Climate change hysteria or eco anxiety is an example. It is quite possible that there is a real problem to deal with, but most of the voices shouting out solutions are not reasoned and self-controlled. They are either controlled by fear or they are trying to control you with fear. Or they’re selling newspapers and clicks with fear. I recall reading an article about Greta Thunberg in which her therapist said that Greta had taken her OCD and was channeling it in a positive direction with environmental activism. Having OCD in common with Greta Thunberg, I find that highly unlikely. I am sure she believes she is being productive, but that’s how OCD works. It tricks you into thinking you’re not obsessing because you’re obsessing about something different than the last thing you obsessed about for years. The topic of catastrophic climate change is just the sort of thing the obsessive mind latches onto and compulsively tries to mitigate. In Greta’s case, traveling around the world to lecture people by painting the horrifying vision she has learned from the people who want to control the rest of us. And really, that’s what it boils down to—control. According to the politicians, we must be taxed exorbitant sums if we are to stop the end of the world in twelve years’ time. We must, essentially, hand over private property, farming, production and the means of production to the government and let them dole it back out to us in little bits and face economic collapse. That’s the solution presented. I find it wanting. But if I had no experience with fear, I might have fallen for it. A lot of people have fallen for it, though, and are completely miserable right now. Instead of enjoying their lives, they are in the grips of anxiety, contemplating certain doom, taking vows of infertility, getting into angry arguments online, and failing to enjoy their brief lives that will still be brief, climate catastrophe or not.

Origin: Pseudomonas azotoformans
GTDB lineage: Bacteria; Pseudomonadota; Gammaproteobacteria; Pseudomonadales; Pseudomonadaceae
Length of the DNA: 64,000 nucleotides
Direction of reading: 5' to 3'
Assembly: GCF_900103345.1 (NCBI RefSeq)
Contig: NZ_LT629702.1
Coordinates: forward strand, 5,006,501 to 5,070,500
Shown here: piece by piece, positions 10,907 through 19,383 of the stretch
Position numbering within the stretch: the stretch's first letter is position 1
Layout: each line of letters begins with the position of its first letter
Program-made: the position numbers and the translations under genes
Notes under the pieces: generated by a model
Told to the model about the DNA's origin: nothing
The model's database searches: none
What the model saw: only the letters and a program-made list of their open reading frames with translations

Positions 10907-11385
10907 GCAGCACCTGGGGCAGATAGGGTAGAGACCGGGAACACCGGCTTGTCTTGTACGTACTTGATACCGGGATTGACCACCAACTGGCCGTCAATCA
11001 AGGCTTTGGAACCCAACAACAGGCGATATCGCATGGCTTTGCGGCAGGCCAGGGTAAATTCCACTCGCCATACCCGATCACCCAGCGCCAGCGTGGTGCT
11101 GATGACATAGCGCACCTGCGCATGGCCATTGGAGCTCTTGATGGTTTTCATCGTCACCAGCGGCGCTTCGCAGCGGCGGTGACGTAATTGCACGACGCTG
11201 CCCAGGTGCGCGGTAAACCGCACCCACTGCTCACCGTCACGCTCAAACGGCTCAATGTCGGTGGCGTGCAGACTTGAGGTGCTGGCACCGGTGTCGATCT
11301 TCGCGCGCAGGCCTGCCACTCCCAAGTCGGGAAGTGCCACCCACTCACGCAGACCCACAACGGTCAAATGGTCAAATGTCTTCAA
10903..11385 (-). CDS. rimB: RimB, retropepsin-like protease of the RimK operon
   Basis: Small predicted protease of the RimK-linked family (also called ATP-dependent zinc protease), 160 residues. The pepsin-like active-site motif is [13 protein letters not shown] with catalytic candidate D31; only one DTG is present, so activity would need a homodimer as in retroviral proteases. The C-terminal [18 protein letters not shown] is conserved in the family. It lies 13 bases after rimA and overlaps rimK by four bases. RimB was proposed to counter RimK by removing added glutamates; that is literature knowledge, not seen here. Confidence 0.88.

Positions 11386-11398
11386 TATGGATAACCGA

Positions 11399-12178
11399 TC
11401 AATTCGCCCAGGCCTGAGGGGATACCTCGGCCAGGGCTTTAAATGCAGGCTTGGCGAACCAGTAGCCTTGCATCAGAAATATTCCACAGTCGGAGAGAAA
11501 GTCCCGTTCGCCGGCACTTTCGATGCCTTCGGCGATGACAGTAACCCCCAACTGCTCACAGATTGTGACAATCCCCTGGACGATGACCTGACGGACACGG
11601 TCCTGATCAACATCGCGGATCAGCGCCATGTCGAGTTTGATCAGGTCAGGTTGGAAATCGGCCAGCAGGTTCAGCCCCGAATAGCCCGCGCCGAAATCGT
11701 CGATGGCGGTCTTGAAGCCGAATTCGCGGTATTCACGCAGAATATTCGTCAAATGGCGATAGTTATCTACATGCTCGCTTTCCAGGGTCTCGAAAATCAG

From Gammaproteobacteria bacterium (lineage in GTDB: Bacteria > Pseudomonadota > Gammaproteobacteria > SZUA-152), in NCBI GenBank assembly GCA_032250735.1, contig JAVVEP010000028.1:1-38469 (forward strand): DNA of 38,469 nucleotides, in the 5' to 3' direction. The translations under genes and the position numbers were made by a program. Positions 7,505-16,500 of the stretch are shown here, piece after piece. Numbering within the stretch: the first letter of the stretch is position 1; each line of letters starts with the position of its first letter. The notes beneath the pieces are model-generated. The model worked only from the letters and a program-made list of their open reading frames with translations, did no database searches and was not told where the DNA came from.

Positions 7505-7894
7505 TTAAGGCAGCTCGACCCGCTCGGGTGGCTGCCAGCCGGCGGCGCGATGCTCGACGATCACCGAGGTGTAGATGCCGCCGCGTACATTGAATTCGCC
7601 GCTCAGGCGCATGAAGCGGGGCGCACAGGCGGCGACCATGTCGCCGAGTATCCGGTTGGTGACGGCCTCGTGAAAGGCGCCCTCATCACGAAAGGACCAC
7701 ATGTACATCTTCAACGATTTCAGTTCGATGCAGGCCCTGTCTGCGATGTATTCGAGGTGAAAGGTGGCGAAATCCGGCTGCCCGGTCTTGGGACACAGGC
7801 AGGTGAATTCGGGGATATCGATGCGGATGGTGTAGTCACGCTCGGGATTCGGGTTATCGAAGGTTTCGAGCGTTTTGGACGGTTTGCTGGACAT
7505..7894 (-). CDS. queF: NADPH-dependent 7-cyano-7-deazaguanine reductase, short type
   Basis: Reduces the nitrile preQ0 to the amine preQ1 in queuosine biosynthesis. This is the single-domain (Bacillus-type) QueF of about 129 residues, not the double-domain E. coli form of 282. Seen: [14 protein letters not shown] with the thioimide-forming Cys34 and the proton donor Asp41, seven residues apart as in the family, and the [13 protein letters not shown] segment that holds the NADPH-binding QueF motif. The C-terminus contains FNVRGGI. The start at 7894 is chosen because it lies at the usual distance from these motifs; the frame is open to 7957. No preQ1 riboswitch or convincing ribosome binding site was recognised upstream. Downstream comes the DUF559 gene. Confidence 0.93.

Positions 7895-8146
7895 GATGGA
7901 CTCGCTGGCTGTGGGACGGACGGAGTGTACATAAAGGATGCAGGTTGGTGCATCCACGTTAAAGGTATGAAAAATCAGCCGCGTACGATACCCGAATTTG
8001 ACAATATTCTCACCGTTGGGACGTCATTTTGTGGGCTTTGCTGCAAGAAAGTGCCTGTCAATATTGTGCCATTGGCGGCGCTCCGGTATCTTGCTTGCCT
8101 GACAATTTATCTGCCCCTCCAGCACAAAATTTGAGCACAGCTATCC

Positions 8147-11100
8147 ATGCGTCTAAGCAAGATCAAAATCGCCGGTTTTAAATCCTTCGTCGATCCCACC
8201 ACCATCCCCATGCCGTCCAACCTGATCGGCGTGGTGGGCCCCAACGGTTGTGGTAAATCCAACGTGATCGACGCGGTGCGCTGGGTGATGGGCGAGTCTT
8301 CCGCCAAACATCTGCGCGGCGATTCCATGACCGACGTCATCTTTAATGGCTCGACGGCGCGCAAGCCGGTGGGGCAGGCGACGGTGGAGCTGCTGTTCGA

So, what to do? My husband and I were talking about that the other night. He read Psalm 4:4 to me from the NASB, “Tremble, and do not sin; Meditate in your heart upon your bed, and be still. Selah. Offer the sacrifices of righteousness, and trust in the Lord.” It’s almost as if God was saying, “There are fearful things in this world that cause you to tremble. But don’t sin. Don’t make your decisions in the grip of fear and panic. Meditate on me and be still. Take a deep breath. Obey Me first and trust in Me. Then, it’s time to act.”